Kaitlyn McQuin knows that politeness is a distinctly female quality
What Japan’s Communal Baths Taught Me About Shame
Naked bathing gave one Restless writer a fresh perspective on nudity, the female gaze, and community
The sun is falling lower in the sky, just skimming the trees. It’s casting a beautiful, golden light over Kyoto’s residential streets, but I’m finding it difficult to focus on the scenery. I’m nervous.
I’m heading to one of Japan’s onsen – the famed communal baths made from hot-spring water that peppers the country’s mountains. You’re probably reading this and wondering why on earth I was so nervous about going to a hot spring – like me, you’ve probably only seen viral posts about Japan’s matcha-tea flavoured baths.
Onsen, in their more traditional form, are mostly unflavoured. And, in all onsen – traditional or not – it is mandatory to bathe completely nude. Hence the reason for the nerves.
Onsen have been a part of Japan’s rich culture for millennia. Some experts believe communal bathing in this manner has been around for as long as 3,000 years and for most of Japan’s written history, the practice was the main method of washing for both Japan’s normal residents and the elite.
When the West first began interfering with Japan in the Meiji period – from 1868 – 1912 – the country made a concerted effort to Westernise. They formed a democracy, entered into unequal trade agreements with the US and the UK, and changed some social traditions and practices. Onsen, which were originally mixed, were separated into male and female bathing only. The nudity, however, remained.
If I was expecting a slow introduction to the whole nudity thing, I most definitely did not get it. Naked ladies, everywhere. Drying their hair, moisturising, chatting. The women, thus far, were older and regarded me with completely unabashed curiosity. Briefly glancing around, I realised there was no more putting off the inevitable and quickly stripped off.
I took a deep breath and headed into the bathing area. There was one large pool, with subsections for hot-tubs. I walked towards the bath and was met with several – emphatic, firm, yet kind – women directing me towards the showers at the edge of the pool. You need to do a very firm scrub before entering, they indicated. I obliged and sat down on a stool to have a good clean.
I was surrounded by women. Old, young, all shapes and sizes. All naked. Most were sitting on the stools, gossiping and catching up – if I had wanted a relaxing bath, I was out of luck. Women were sitting by the showers doing all sorts of bodily upkeep. Shaving moustaches, shaving legs, washing their hair.
As I looked at my surroundings, one thing struck me. This would never happen in England.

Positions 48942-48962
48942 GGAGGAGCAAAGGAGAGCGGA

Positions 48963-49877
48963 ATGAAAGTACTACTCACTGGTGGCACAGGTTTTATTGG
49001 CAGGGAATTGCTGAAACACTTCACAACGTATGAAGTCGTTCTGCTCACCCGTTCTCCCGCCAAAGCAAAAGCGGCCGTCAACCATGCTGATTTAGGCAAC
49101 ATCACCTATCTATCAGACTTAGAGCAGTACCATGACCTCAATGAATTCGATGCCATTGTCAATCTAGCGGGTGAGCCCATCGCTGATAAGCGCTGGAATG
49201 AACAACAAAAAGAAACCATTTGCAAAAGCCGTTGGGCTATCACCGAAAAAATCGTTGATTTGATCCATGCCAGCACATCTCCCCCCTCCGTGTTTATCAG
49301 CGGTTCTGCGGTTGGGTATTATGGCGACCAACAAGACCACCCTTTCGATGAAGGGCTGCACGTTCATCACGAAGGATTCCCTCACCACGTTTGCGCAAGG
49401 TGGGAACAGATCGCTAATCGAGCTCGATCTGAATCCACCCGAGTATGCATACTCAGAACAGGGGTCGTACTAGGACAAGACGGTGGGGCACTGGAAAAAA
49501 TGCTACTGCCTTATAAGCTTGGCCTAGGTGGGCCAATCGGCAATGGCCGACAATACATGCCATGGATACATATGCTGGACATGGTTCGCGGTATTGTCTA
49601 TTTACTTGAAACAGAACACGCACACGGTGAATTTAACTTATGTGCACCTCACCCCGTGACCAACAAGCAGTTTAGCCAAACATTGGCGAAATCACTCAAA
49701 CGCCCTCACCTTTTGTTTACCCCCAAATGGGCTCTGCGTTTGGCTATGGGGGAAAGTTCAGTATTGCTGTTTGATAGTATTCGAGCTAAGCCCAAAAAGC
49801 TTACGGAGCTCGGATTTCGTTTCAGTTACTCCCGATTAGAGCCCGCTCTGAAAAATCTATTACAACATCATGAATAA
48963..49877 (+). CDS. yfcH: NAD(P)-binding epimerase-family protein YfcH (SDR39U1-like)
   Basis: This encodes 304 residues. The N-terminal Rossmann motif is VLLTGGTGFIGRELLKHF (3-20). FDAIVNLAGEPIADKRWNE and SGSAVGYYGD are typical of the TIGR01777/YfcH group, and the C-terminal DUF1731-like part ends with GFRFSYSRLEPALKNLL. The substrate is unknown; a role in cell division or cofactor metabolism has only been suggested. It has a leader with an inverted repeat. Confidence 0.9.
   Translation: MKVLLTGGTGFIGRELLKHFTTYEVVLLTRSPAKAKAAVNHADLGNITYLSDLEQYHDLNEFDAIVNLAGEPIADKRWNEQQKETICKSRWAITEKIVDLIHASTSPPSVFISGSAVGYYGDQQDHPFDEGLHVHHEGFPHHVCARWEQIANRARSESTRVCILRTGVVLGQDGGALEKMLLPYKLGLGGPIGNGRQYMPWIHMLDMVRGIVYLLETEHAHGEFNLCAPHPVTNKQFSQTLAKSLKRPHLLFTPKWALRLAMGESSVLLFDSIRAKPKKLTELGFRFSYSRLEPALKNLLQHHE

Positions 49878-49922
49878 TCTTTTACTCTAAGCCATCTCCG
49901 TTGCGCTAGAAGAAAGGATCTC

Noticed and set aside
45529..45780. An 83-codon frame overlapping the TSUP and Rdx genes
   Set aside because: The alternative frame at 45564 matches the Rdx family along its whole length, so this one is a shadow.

Shame is, primarily, one of the main reasons for the Western dislike of nudity. Much of the differences between Western and Japanese attitudes towards public bathing appear to be related to religion. Christian-influenced Western attitudes seem to highlight nudity as intrinsically related to sex. Contrary to this view, bathing in Japan was seen as a way to cleanse yourself from the sins of the mortal world. While Christian missionaries were horrified by public bathing when they arrived in Japan – and tried to inhibit and restrict the practice – the Japanese Christian-converts of the time saw the missionaries as smelly and impure.
It’s a vastly different perspective. Historically, women were required to be chaste and meek – and when nudity means sex or sexual advances, nudity in itself thus becomes shameful. This technique of shaming has now been used for centuries to oppress women. We are shamed when too much flesh is revealed; shamed, nowadays, when too little is as well. However, it’s not just a historical phenomenon. Slut-shaming shows that nudity’s association with sex is still as relevant today as it was a hundred years ago.
The absence of this shame has allowed Japan’s communal bathing to flourish. A completely functional setting: producing a picture where nudity is not for male consumption but for cleaning, bonding, and gossiping. And, as I looked around this onsen with all of these women, it seemed to me that here was the main difference. In an environment devoid of the influence of the male gaze, a different picture emerges – one where bodily maintenance is performed without concern or consequence. Here, hair needs washing, moustaches need shaving, nipple hair needs plucking.
When I was finished, I left the outside pool and went back through to the changing room. In between the two rooms, there was another washing section – where you can rinse the small rental towels and your body. I looked into the mirror and saw myself – clean, and slightly pink and blotched from the heat of the pool. A body, amongst many other bodies, completely unremarkable in any way. I smiled and left the room with the chatter of the women humming behind me.